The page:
By now, the traitors that I call friends had decided that they were quite content with staring at their beer, and were blushing a deep shade of red that probably matched their frilly panties. It was up to me to restore the manhood of the table. I had to take the next step. So naturally, I went to the loo.
With the pee break over, I had exhausted all possible means of procrastination. So I approached a bouncer, and yelled over the din into his ear, “Yahaan kya system hai?” (What’s the system here?)
He looked at me as if I’d just asked how his third nipple was doing.
“Dance bar system hai (It’s a dance bar system),” he replied, slowly. Maybe the in-house music had killed all his brain cells.
I hollered again, asking him about the rates and what was and was not allowed.
Big Moose was more helpful this time. “Paisa tumhaare upar hai, kitna bhi dene ka. Ladki ko direct paisa nahin dene ka. Waiter ko dene ka. Ladki aayegi, baat karegi, baithegi nahin tumhaare saath, khaali baat karegi,” he said.
(Pay whatever you want. Do not pay the girl directly. The waiter will pass on the money. The girl will only talk to you, she will not sit next to you.)
I walked back to the table, confident in the knowledge that come what may, I would end up leaving the bar looking like a douchebag. As the Grammy-nominated track, ‘Teri kurti saxy lagti hai/ Kurti saxy‘ blared in the background, I explained to everyone the novel concept of paying a woman to talk to you. We agreed that it was a dumb and loser-like thing to do, and then forked out two hundred bucks to be exchanged for tenners.
After a few minutes of shyly casting glances at women who, technically, were supposed to be blatantly ogled at, Anant picked out one of the slightly better ones. We passed on about 20 bucks to a waiter and pointed to her. “The white one”, we said, as if she were a shade in a paint catalogue. The waiter gave her the money and she turned her heavily-lined eyes towards us.
“Call her here,” hissed my friends.
“What the fuck are we gonna say to her?” I hissed back.
“We’re not going to talk. You talk. You wanted to do this. Now call her.”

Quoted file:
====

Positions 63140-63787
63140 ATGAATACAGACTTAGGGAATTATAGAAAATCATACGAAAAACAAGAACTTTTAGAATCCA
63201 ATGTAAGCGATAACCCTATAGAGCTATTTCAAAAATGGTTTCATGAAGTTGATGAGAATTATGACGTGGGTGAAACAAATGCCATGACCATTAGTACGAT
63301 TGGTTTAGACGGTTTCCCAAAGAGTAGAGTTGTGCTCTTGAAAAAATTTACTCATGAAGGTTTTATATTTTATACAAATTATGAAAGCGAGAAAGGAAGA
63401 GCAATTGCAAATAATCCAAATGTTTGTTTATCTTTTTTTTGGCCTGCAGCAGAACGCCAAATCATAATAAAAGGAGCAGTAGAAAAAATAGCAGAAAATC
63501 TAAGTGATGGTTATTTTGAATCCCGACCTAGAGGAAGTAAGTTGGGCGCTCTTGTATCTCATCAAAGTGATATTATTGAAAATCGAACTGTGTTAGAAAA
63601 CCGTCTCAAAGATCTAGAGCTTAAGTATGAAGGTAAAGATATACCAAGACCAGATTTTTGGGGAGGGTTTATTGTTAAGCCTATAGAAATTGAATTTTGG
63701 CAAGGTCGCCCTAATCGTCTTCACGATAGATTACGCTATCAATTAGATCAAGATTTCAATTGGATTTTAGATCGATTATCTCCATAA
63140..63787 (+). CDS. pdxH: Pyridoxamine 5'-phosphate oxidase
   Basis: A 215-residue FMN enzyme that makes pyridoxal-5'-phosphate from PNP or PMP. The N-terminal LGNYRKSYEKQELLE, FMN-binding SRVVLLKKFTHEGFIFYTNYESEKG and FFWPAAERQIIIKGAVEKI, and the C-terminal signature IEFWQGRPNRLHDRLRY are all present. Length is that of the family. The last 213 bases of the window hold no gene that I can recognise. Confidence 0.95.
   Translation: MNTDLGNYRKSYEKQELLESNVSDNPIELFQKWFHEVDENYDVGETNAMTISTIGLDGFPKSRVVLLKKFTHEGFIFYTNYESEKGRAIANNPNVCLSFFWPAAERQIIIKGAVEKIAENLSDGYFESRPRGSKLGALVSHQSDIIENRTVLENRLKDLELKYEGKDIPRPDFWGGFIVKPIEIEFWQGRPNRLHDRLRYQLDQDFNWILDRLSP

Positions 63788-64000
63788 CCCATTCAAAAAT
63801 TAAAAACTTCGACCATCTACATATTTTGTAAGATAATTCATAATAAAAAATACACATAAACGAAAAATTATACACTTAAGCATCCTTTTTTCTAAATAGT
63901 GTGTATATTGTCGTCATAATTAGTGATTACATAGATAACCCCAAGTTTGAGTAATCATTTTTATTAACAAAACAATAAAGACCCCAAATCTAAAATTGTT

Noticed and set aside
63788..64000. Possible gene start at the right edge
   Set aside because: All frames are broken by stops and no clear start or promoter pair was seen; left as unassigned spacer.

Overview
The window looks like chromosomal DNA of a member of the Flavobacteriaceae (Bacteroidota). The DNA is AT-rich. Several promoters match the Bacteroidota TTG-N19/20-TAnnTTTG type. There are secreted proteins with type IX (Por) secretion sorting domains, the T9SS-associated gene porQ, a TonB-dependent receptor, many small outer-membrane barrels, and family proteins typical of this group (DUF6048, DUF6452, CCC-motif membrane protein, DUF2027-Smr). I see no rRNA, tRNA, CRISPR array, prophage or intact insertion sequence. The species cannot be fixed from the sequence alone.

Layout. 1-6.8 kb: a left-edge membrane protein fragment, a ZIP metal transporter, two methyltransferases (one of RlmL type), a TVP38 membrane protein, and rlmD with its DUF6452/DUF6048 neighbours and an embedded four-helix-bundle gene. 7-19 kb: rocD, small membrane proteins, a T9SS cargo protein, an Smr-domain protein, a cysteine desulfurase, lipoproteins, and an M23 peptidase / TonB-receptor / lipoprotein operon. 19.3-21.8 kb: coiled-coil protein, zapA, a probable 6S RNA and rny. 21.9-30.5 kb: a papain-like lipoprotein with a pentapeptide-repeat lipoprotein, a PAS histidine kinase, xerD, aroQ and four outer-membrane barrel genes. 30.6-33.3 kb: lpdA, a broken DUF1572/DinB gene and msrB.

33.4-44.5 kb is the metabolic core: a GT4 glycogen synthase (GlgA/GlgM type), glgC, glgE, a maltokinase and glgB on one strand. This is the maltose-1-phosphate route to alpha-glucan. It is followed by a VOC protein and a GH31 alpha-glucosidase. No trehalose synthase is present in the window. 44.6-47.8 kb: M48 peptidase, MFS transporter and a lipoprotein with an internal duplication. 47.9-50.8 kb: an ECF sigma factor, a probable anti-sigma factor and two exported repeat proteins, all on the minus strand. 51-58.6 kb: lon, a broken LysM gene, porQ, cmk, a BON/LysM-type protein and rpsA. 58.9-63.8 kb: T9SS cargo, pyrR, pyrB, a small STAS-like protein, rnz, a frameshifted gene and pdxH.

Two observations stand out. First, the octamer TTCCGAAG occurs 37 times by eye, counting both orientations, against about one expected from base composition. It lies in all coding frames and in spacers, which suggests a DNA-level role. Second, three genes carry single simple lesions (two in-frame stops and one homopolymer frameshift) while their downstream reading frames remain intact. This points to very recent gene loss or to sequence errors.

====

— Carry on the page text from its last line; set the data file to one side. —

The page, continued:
All this while, the girl was staring at us from across the room, giving us the same look prom queens give nerds in teen movies. I looked in her direction, beckoning her with the classic raised-eyebrows-and-head-tilt gesture. At least I *think* I beckoned her. What she saw was a guy shyly raising his head, like a newlywed Indian bride from the 50s, doing something weird with his eyebrows and turning away again, all in a matter of milliseconds. Thankfully, she got the hint and started walking towards the table.
This was it – my first conversation with a being that until now had been almost mythical. As she leaned over, her tresses lingering over her face, now dangerously close to mine, the journalist within woke up (And no, that is not a sexual metaphor). I had to say something deep and engaging, something that would make her stay a while and eventually lead to insights about women living on the dark fringes of society. I took a deep breath, letting her perfume fill my senses, and said, “What is your name?”
Yes, I’m quite the Don Juan.
Her response to the tepid question was better. She put a hand to her ear and shrieked, “Kya??” (WHAT??)
My use of English had sent my friends into a tizzy. Ignoring them, I repeated the question in Hindi, “Aap ka naam kya hai?”. “Sanjana,” came the dour reply. She was clearly uninterested and wanted to go back to normal customers who did not scare her with words like ‘aap’.